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Early crop strawberries have a tart edge while still being sweet. This creates an interplay with nutty spicy arugula, and the sharpness of the radish is first mitigated by a short ice-water bath, and then the sweetness of the berries.

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This variation of rémoulade uses juice from grilled lemons, and adds some sharper mustard to add a smoky quality while adding to the zip. The marjoram adds a sweet freshness that counters the earthy qualities of celeriac and asparagus and brings out the sweetness of these vegetables.

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Grilling a lemon just adds a certain je ne sais quoi to lemons where juice is going to be used. There is a certain smoky char that is faint but there, and the juice seems sweeter. This dressing was made for a salad with grilled zucchini and tomatoes and mint, so the bit of sweetness acts as a foil to the acid in the tomatoes and the slight bitterness of the squash.

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It seems I’ll try grilling anything at least once. This worked! As in a restaurant with a beef steak, the celeriac is started on the grill and finished in the oven. The asparagus acts as a garnish, and you can go with a few different dressings for your “sauce”.

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INGREDIENTS:

1 small clove garlic, peeled

½ teaspoon minced/pulverized shallot

Salt and pepper to taste

1 pinch of fresh thyme leaves, minced, or a smallish pinch of dried thyme leaves

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The mushrooms are sautéed until crisp and contrast with the onions and beets. The mushrooms strike a high note that contrasts with the earthy and sweet beet and sweet and funky onion. All of these together harmonize into a thoroughly enjoyable dish.

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By French lentils I refer to the ones that used to be grown in Puy, France and were known as Lentille de Puy, but are now grown all over. I still think the Puy lentils are better, but the others are still excellent. This lentil holds its shape and has a nice meaty texture and flavor. The fennel and onions are cooked with the lentils and separately so you have two textures and the flavors differ as well.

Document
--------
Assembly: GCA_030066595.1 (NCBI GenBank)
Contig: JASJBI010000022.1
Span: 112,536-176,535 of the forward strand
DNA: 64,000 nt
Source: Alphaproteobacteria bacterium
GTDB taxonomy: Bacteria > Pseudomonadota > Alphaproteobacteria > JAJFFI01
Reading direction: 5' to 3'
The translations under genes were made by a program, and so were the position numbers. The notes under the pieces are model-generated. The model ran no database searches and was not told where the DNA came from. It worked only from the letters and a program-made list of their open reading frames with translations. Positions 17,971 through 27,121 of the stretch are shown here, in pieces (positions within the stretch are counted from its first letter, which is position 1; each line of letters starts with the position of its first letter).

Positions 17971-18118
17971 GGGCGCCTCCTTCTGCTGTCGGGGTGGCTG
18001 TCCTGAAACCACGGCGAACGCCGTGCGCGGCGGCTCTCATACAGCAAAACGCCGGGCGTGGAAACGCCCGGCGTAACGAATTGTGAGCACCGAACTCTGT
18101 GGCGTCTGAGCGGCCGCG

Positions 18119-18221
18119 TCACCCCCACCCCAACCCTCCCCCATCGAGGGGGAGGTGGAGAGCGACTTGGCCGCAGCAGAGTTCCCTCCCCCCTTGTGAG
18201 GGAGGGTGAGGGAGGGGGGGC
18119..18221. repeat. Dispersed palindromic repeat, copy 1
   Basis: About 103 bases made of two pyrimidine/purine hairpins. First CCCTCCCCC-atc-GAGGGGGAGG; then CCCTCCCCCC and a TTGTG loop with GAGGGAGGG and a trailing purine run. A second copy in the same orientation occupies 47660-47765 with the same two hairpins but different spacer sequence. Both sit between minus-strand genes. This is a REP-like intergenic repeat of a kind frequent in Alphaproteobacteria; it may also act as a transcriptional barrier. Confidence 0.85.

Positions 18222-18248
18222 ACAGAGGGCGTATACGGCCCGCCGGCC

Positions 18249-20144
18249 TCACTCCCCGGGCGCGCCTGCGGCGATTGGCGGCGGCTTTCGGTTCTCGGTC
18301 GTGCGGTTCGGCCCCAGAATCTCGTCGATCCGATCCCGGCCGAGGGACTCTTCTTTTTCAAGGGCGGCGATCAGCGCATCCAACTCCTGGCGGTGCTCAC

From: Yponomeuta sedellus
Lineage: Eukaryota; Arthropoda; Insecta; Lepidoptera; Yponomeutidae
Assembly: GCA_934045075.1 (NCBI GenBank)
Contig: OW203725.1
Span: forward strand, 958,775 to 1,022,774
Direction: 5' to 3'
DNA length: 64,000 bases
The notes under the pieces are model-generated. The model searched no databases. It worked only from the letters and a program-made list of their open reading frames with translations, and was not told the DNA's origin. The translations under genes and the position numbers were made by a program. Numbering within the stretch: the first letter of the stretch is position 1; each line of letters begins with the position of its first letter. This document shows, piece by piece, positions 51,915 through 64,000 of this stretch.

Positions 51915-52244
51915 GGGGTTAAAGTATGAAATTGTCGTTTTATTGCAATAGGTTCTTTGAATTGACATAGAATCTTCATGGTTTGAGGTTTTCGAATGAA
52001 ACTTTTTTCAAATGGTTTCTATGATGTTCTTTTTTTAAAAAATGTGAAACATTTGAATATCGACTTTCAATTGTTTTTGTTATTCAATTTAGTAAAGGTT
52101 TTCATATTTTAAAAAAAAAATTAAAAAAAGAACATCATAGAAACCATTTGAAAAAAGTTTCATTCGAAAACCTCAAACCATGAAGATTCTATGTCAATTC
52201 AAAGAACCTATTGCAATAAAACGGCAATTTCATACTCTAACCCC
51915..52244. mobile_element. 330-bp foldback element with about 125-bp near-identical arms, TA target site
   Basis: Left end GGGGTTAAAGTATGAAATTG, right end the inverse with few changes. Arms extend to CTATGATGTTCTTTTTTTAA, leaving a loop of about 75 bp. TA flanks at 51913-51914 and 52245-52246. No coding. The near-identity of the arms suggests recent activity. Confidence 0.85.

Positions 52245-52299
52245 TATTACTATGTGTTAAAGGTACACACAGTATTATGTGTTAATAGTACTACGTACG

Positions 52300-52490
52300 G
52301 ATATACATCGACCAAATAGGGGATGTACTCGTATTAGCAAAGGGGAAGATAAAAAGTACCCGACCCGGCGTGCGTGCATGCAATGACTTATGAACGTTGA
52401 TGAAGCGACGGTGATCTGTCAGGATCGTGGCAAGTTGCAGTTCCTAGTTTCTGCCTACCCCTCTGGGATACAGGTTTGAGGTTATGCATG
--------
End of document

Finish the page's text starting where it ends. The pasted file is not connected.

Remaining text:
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This salad has plenty of crunch along with lots of flavor thanks to the quickled leeks, arugula, and dressing. You could add beets and/or a cheese like feta along with some pistachios maybe, but don’t add too many extras or the salad will become confusing to the palate and the flavors will be muddied.

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This dressing will have plenty of garlic flavor without the heat raw garlic can lend to things. Garlic chives are a flat bladed chive which pack plenty of garlic flavor. Use this dressing with sturdy lettuces and bold flavors.

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This dish takes a bit of prep, but the results are worth it. Serve hot, warm, or room temp, as an appetizer or a light main course with a salad. It makes excellent picnic food also.

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The topping is what makes this a special dish, and that is due in great part to the unexpected hit of the lavender playing with the fennel. Clean and delicate with a light funk from leeks and green garlic, the topping brings out the meaty qualities of halibut without muzzling the sweetness. If you have the topping done ahead of time this is a dish that might take as little as 15-20 minutes to make.

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Simple, but the flavors play so well together. The slow cooking of the carrots really sweetens them and brings out the “carrot-ness” of them, while the Allium Topping contrasts with funk and top notes. This topping goes well with other things such as steak, salmon, potatoes braised with tomatoes and pimenton de la vera.

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This topping grew out of another recipe used on salmon. This is a little more subtle, and more floral with the addition of the fennel seeds and lavender. While made initially for seared halibut, it would go nicely with pork chops, chicken, or other firm fleshed white fish. It can be tossed with kale or other greens as well, or stirred into grains such as farro or barley.      

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The flavors of potato and artichoke go so well together, and the textures are similar as well, so there is a flavorful surprise possible with each bite. Crisping the outsides gives a wonderful contrast to the interior creaminess, and the mild spring garlic adds a gentle garlicky note without any of the heat bulbed garlic can. If you don’t have spring garlic, spring onions, scallions, or no alliums will work also.